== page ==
Monday, November 2, 2020

TLC Tour Review: Hell and High Water by Keenan Powell

Title: Hell and High Water

Author: Keenan Powell

Year Published: 2020

Category: Adult fiction (mystery)
Pages: 267
Rating: 4 out of 5

Location (my 2020 Google Reading map)USA (AK) 

FTC Disclosure: I borrowed this from one of our local school libraries

Summary (from the inside flap of the book): Alaskan attorney Maeve Malloy isn’t sure she’s cut out to be a lawyer. All she wants is to be treated like everyone else. Hiding her past, she takes a kitchen job at a remote lodge while she sorts out her life. The day after she lands at Fox Island, a tourist is killed and a rampaging bear has trapped her and the lodge’s guests inside.

The locals cops can’t get to the lodge because of a storm so they ask Maeve for help. Her cover is blown and she’s thrown back into investigating the who, why, and wherefore of the murder before a killer among them can strike again.

Purchase Links: Amazon | Barnes & Noble | IndieBound 

Review: I sign up to do TLC book tours so far in advance that by the time I actually read the book, I have completely forgotten what they are about. And, I don't read the summary before beginning the books; I like to be surprised.

Maeve Malloy is a suspended lawyer who is trying to find herself in rural Alaska. I like her. She is smart, canny, and pays attention. She can take care of herself, but doesn't figure things out right away, which is more realistic than some mystery main characters. The large supporting cast is good though it took me a while to keep track of all of them. I also like Tom, Maeve's best friend, even though he isn't with her for most of the book.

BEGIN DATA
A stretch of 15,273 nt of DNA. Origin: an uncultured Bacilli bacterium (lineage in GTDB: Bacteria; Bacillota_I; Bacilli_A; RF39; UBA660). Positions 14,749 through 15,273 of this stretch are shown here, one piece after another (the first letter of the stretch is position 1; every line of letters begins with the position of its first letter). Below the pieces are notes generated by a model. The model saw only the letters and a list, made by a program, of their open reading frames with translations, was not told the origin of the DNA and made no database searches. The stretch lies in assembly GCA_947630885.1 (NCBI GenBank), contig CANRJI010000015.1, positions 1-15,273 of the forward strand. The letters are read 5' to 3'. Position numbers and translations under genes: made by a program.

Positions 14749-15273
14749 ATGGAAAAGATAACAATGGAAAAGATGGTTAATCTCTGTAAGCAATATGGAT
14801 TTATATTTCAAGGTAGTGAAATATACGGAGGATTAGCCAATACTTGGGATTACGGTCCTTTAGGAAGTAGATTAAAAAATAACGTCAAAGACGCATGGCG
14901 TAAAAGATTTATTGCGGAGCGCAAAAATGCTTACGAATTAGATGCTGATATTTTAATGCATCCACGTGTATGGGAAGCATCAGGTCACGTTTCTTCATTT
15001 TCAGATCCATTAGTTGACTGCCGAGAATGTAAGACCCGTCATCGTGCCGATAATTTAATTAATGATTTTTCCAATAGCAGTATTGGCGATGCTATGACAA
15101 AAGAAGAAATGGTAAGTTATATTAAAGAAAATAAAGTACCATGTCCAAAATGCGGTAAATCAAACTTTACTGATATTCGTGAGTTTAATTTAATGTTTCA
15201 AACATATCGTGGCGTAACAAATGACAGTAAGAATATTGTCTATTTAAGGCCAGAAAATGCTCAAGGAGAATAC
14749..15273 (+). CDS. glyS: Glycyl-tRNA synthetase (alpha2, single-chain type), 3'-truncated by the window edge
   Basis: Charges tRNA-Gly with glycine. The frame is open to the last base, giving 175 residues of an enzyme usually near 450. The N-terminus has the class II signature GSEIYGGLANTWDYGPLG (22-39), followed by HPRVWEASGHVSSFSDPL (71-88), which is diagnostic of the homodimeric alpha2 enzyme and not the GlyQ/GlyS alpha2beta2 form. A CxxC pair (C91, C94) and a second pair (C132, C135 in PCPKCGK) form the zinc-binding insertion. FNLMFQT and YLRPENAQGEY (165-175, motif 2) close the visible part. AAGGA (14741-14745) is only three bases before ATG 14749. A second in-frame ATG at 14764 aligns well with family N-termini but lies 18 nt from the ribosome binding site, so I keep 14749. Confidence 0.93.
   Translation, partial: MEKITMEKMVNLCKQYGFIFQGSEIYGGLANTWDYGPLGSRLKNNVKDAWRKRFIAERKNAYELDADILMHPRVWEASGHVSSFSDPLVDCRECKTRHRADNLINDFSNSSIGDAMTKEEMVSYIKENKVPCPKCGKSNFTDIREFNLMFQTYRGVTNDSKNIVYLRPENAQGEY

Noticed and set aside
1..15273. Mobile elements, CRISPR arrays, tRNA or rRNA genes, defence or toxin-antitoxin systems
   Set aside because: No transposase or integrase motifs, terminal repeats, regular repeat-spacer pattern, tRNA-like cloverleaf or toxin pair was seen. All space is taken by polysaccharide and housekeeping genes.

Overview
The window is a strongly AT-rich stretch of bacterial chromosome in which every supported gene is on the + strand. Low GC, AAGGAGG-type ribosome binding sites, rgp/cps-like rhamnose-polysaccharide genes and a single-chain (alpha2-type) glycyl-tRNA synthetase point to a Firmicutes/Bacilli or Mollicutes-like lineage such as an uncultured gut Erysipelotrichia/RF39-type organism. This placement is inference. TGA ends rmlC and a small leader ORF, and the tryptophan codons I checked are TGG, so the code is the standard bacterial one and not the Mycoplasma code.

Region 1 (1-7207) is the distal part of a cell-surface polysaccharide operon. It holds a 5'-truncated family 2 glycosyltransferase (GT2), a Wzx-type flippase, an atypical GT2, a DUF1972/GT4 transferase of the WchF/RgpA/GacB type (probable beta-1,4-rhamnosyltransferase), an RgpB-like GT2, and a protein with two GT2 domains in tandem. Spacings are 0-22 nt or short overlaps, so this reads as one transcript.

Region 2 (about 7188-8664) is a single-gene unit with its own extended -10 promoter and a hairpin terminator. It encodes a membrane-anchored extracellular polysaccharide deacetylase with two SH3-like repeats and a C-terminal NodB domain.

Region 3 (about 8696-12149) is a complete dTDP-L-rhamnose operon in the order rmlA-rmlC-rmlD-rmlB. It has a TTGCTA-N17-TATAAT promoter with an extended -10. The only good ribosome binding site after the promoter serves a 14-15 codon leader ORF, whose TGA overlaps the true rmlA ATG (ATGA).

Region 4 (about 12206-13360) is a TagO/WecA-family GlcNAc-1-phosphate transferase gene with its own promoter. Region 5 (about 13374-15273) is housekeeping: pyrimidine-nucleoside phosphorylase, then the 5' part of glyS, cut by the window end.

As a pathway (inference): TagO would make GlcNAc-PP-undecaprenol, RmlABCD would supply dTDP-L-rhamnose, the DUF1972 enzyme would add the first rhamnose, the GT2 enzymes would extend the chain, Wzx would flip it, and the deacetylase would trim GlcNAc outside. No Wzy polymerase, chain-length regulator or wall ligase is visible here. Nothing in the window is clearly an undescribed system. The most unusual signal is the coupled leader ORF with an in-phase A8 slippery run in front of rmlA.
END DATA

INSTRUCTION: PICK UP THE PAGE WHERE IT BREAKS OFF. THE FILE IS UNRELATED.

It took me almost 40 pages to get into this book, but once I was in, I was in. I thought it would just be a standard who-done-it mystery, but there is more depth to the story than that. I can't say what the issue is that comes up, but it's an important one and gives a good and interesting spin to the novel. I gotta say the rampaging bear is also a good addition.

The setting of Alaska (where the author herself lives) is relevant to the story. The terrain and weather both play into the plot and the outcome and I like it when the location matters and isn't just a place. If you like a mystery that has a bit more to it than just a murder, this one might work for you.

Challenges for which this counts: 

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